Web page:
Way back in the early 1920s, German designer Walther Bauersfeld envisioned and constructed the first Geodesic Dome. But it took Buckminster Fuller’s mind and hand to make the iconic structure an actual icon of design-science engineering.
Fuller worked as a teacher at the experimental Black Mountain College in Western North Carolina. There, he found that a series of interlocking icosahedrons, three-dimensional structures based around triangles, created an almost infinitely strong structure.
The design seemed to be used everywhere. It was even the basic structure of Buckminsterfullerene or bucky-balls, a spherical molecule.
The dome has even inspired a possibly revolutionary attempt to create improvised and durable structures.
At its core, Pneumocell is an individual module made rigid with air. When an individual cell starts to converge with another, a spontaneous living space is created.
In a spectacular example of biomimesis, Pneumocell was designed with inspiration from single-cell organisms, soap bubbles, berries, and the bodies of insect larvae. The connection with all of these is the individual cell or the pneu—alone, it’s not much of anything, but it is the building block to whole organisms.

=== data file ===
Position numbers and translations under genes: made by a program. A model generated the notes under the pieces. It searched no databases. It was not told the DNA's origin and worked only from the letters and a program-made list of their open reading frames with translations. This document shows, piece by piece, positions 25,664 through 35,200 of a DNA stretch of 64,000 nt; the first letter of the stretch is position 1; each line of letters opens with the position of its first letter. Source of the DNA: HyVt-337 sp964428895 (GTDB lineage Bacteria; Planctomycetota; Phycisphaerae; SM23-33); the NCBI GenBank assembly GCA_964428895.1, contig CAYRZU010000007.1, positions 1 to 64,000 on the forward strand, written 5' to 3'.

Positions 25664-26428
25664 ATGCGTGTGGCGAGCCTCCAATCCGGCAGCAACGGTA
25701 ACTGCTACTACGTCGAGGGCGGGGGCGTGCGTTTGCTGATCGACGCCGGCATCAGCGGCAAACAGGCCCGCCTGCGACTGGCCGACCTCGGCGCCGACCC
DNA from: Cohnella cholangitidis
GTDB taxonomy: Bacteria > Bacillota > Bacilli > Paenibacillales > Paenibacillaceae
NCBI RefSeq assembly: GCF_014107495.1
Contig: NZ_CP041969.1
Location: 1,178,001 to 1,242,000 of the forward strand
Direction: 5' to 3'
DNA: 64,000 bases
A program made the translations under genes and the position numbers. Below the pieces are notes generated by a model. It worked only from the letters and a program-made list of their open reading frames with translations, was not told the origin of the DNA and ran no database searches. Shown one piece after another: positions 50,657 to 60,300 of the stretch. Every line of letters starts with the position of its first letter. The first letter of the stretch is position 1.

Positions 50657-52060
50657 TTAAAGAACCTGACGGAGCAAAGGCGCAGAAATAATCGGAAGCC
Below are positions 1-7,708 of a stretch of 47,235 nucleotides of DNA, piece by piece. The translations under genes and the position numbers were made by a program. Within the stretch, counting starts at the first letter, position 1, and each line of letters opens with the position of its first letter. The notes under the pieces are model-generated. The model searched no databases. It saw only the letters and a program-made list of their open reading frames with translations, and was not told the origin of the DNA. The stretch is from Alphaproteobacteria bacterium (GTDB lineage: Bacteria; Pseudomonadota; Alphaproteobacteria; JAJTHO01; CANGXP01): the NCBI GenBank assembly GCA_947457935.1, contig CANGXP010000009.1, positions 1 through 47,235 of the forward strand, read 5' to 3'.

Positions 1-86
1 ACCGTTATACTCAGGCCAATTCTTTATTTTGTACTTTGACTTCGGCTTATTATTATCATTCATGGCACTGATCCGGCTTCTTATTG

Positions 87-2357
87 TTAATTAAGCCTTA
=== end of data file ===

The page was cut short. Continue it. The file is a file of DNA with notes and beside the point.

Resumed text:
Just think of what we could do with Pneumocell. Collections of them could be used for quick shelters in the event of a natural disaster. The military could deploy arrangements of pneumocells to project and house soldiers. We could even use them as temporary or permanent homes. We could live where we never thought we could before. The pneumocell can be adapted to just about every environment, so why not choose to live in a nest-like structure? What do you want your pneumocell structure to look like?